Tonawanda News — Think lizards, without scales. Also think of an animal that is fully aquatic with rubbery pink, yellow or brown skin, and feathery gills and you would have an axolotl. Axolotls, which are native to central Mexico, are fascinating pets.
Here in Western New York, they are known simply as axolotl but in other parts of the world they have quite a few nicknames including Mexican walking fish, Mexican salamander and unfortunately, water monster.
When I look at them, I do not see a monster at all. They look like they are wearing a feather boa around their thick puppy-like necks. They also have tiny eyes for their head and a wide, smiling mouth — so nothing to be worried about. Over the course of my childhood I had four axolotls. Doing a quick Internet search you will find many images of these unique aquatic salamanders that will bring a smile to your face.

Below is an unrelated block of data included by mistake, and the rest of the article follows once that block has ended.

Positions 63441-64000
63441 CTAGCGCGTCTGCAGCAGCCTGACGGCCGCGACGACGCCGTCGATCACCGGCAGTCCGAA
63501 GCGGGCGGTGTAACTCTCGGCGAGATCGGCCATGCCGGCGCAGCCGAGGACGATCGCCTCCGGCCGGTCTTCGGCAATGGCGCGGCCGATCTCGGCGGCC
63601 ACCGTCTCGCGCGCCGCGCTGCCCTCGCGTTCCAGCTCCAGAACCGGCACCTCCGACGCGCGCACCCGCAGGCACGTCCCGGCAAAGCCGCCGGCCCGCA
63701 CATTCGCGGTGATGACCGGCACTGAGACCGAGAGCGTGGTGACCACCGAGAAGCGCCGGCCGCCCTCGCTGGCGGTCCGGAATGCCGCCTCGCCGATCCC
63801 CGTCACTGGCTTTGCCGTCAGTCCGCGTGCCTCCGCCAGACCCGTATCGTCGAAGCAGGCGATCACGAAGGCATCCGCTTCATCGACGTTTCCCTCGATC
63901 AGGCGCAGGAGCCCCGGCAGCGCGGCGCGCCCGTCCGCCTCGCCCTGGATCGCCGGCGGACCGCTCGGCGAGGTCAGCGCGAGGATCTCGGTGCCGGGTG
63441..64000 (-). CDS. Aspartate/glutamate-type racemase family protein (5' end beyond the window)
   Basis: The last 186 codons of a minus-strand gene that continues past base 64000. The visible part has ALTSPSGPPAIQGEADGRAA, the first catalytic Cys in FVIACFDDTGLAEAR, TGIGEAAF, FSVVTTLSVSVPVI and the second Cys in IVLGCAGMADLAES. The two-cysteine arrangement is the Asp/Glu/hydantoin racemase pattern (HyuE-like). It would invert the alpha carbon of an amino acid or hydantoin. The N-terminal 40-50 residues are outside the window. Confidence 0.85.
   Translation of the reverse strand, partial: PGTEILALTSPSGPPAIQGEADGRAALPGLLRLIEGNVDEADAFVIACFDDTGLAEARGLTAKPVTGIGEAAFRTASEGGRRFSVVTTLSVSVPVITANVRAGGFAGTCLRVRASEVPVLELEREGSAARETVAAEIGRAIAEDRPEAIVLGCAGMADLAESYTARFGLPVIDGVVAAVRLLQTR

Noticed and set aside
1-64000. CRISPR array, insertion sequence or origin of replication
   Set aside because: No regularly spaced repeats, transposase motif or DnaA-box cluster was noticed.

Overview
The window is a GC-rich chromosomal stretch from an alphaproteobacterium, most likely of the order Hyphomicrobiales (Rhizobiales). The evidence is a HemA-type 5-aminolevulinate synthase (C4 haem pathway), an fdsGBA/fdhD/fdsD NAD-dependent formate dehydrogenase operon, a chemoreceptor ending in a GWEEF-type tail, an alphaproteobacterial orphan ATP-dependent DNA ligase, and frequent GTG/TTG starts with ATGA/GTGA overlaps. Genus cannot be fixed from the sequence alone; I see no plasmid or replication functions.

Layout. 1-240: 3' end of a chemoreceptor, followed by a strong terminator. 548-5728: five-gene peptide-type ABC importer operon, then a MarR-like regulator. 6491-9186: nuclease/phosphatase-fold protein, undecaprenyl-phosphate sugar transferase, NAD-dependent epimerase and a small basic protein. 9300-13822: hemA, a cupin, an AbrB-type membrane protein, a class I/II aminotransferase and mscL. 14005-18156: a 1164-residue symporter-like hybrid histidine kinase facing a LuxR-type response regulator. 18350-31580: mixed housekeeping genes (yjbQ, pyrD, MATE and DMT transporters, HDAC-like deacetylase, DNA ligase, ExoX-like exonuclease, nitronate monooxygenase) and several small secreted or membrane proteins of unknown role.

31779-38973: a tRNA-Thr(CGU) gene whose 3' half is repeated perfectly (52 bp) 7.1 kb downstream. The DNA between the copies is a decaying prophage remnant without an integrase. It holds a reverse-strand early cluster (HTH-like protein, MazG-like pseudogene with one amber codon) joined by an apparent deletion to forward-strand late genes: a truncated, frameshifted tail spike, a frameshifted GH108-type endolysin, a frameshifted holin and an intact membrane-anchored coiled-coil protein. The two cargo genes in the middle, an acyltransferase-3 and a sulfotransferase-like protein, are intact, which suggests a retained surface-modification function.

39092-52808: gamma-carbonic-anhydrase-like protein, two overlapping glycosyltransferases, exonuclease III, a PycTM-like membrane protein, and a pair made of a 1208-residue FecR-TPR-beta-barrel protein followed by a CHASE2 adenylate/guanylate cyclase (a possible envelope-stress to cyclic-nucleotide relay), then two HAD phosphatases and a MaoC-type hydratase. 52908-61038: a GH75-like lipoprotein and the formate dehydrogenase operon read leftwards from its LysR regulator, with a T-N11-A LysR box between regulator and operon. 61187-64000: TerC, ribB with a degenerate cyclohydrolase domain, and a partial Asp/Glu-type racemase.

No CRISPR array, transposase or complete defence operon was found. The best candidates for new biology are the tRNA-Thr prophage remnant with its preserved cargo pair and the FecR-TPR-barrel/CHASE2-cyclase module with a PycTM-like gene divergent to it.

“They are unlike other amphibians, in that they can remain entirely aquatic for their lifespan, able to breed and function in this stage for life,” my friend, Carly Rehac, said.
Axolotls are considered to be a neotenic salamander, which means they can reproduce in their juvenile state and never grow up.
Carly went to the University at Buffalo and majored in animal behavior, like myself. She shares her home with many critter companions including an axolotl named Edd, which she adopted from me after I hatched him from an egg. Edd — who may be a girl — was hatched from a large clutch of eggs that I had a few years back and had adopted out to many of my equally unique Western New York friends.
“They are not cuddly and affectionate as cats and dogs are, but they have distinct and interesting personalities, and I have been delighted to get to know my Edd!” Rehac said. “Axolotls make excellent pets!”